Image of HR Wheel of Services emphasizing Benefits and Compensation Services from Strategic HR Business Advisors

Employee’s Failure to Pay Premiums Under FMLA Protected Leave

Last Updated on March 16, 2023 / Benefits & Compensation

HR Question:  

An employee on FMLA protected leave of absence has stopped paying for their health insurance premiums. Is it safe to terminate their health coverage given the employee’s failure to pay premiums?

HR Answer:

If the employee is on FMLA protected leave, absent any written policy that provides a longer grace period, the regulations require an employee receive a 30-day grace period to pay for benefit premiums before health coverage can be terminated. In addition, employers are required to provide the employee a written notice at least 15 days prior to the end of the grace period informing the employee that benefits will be terminated if payment isn’t received. It’s recommended that the written notice be sent via certified mail and in an electronic format (if the employee has communicated via email in the past). Over Communication to understand the ramifications of the employee’s failure to pay premiums is beneficial.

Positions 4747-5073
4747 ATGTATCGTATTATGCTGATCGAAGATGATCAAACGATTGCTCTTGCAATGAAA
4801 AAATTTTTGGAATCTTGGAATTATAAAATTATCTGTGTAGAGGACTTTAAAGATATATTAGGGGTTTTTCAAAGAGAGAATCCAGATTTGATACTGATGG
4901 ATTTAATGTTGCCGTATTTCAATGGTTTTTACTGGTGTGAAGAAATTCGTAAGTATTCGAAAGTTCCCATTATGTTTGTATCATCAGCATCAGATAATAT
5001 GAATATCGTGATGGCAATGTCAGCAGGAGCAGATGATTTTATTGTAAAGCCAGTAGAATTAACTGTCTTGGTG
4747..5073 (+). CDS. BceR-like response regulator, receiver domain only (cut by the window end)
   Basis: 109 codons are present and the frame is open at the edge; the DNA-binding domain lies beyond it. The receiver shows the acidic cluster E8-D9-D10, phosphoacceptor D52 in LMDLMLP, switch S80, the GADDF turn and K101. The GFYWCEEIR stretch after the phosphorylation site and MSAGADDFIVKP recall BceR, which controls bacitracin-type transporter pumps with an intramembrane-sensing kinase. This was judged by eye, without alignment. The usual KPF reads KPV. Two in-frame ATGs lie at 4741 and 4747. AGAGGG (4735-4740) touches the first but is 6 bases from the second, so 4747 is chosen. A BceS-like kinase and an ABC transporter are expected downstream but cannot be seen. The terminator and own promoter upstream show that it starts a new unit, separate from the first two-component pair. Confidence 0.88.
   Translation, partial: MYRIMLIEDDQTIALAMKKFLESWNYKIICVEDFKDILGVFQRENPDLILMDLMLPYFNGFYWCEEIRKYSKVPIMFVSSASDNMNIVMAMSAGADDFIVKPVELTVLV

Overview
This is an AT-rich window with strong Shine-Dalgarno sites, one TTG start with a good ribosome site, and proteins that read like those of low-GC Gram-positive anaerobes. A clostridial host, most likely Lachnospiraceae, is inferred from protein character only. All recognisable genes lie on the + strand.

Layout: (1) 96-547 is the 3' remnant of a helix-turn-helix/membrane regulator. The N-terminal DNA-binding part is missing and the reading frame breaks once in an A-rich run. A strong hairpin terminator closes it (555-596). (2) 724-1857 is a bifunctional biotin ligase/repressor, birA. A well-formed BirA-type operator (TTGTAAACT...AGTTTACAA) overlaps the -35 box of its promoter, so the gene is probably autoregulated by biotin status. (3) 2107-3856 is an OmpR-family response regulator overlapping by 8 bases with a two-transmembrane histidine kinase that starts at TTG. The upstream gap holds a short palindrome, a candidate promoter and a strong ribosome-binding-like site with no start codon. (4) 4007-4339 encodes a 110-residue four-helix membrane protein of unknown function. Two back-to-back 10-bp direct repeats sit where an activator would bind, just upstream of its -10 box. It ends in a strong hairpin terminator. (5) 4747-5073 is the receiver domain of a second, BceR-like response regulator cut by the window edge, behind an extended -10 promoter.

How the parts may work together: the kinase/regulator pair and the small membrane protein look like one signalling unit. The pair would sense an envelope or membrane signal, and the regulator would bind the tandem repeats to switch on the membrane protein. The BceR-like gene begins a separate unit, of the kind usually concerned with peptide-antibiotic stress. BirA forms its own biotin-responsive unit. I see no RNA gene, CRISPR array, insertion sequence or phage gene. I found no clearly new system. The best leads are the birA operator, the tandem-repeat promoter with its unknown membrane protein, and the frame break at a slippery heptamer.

If the employee is not on FMLA protected leave – the existing policy, practice, or precedent for how similar situations have been handled (non-FMLA related leaves) should dictate how to proceed as practices should be consistent. For ease of administration, it may be beneficial to handle the non-payment of benefit premiums for non-FMLA protected leaves in the same fashion – even if by doing so is more than is legally required.  

For someone who is not yet on a formal leave of absence but may be out due to medical reasons, a formal memo should be sent to the employee. The memo should outline the employee’s requirement to notify the employer of the reason behind their absence, documentation to support the need for a medical leave (if applicable), and what accommodations (if any) may be needed. The memo should also outline the employee’s responsibilities for payment of health insurance premiums. Once again, prior to terminating health insurance, the memo should be provided to the employee, a minimum of 15 days prior to terminating health coverage.

For additional information, visit

Strategic HR is ready to assist you with any of your challenging situations around Benefits and Compensation. We offer assistance with everything from job descriptions to policy development to help address your difficult issues that impact employee compensation or benefits. Please visit our Benefits & Compensation page for more information on how we can assist you.